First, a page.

Classical waves through empty space is the easiest.
There is actually energy at every place where there is an electric and/or magnetic field. The amount of energy per unit volume is $\epsilon_0E^2/2$ for energy stored in the electric field and $B^2/2\mu_0$ for energy stored in the magnetic field.
So when the amplitude is larger both the electric and the magnetic fields are larger and so there is more energy stored in every bit of volume that has energy which is everywhere the fields aren't zero, which is almost everywhere.
As the wave translates across space in the direction it travels the regions of higher energy slide into a new location, much like a baseball player sliding in a base. This transports the energy from where it used to be into a new location, the location where the field is now large (instead of the location where the field used to be large).
What about all this talk about frequency? That has nothing to do with the energy stored in a given volume.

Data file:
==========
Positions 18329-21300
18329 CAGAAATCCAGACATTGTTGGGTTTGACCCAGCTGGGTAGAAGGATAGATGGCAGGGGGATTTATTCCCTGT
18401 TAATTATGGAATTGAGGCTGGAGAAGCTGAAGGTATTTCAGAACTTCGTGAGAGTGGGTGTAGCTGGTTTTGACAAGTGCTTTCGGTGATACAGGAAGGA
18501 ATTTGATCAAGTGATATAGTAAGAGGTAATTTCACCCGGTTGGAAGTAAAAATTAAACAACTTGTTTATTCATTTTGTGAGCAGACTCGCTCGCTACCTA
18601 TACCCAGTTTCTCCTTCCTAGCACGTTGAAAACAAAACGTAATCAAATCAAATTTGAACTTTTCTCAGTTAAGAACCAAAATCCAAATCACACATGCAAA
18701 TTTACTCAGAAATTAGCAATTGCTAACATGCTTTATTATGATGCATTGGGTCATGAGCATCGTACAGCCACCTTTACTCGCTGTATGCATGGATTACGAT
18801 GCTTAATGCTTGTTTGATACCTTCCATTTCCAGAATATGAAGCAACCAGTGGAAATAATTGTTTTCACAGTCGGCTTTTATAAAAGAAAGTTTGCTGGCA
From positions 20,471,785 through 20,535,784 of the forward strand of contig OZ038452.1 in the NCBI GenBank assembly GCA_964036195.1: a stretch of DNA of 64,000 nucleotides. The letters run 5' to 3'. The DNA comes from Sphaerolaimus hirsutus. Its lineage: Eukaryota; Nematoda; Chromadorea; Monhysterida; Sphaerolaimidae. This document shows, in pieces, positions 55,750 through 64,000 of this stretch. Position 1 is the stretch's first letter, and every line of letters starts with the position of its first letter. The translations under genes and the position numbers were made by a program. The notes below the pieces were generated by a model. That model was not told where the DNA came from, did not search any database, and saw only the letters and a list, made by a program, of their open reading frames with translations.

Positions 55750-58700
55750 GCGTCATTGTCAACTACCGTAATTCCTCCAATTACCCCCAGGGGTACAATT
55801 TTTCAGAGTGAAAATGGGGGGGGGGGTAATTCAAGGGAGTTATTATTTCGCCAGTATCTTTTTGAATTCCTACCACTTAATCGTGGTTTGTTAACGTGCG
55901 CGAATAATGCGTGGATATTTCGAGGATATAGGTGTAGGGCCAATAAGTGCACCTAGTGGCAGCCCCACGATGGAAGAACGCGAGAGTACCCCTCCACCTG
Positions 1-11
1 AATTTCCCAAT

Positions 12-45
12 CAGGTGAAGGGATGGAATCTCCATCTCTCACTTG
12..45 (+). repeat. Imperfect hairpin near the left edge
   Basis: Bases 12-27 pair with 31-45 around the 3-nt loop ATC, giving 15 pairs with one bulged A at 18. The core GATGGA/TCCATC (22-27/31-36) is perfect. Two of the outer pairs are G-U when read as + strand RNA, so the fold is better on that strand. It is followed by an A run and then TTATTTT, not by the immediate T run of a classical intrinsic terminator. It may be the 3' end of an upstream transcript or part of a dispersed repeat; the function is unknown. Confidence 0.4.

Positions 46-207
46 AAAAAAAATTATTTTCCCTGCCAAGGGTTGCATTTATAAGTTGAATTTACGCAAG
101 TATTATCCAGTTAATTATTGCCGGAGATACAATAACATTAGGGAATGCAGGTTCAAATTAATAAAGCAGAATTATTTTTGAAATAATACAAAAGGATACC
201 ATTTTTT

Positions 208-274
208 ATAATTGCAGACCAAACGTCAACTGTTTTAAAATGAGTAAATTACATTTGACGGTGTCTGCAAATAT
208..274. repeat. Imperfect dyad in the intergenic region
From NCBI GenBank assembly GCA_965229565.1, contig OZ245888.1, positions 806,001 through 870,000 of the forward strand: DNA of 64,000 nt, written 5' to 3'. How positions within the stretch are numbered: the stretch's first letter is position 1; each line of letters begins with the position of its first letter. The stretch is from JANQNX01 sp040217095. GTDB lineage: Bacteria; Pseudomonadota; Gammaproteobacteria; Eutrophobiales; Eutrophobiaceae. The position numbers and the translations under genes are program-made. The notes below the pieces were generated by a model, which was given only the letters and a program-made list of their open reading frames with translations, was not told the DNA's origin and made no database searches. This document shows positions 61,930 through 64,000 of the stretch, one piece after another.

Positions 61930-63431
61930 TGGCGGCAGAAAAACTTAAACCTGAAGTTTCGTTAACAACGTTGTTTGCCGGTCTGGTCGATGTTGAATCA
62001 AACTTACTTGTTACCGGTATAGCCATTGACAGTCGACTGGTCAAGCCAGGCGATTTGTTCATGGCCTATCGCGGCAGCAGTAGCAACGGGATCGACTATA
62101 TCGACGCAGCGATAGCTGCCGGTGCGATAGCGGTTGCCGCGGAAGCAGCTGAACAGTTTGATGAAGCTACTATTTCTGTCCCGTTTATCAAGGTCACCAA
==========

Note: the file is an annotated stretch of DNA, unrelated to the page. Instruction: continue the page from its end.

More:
Quantum mechanically energy is transfered from the collective field to an object in discrete multiples of $\hbar\omega.$ Since a larger amplitude means more energy that means more multiples of $\hbar\omega$ can be delivered. And if the frequency is higher then each little bit of $\hbar\omega$ packs more punch. For quantum mechanics you also have to take into account the quantum nature of the thing getting the energy.
Quantum mechanically it is harder to say anything, even energy, is located somewhere. You can only talk about the dynamics of interactions. It is more complicated by the fact that there isn't really a classical electric or magnetic field in quantum mechanics.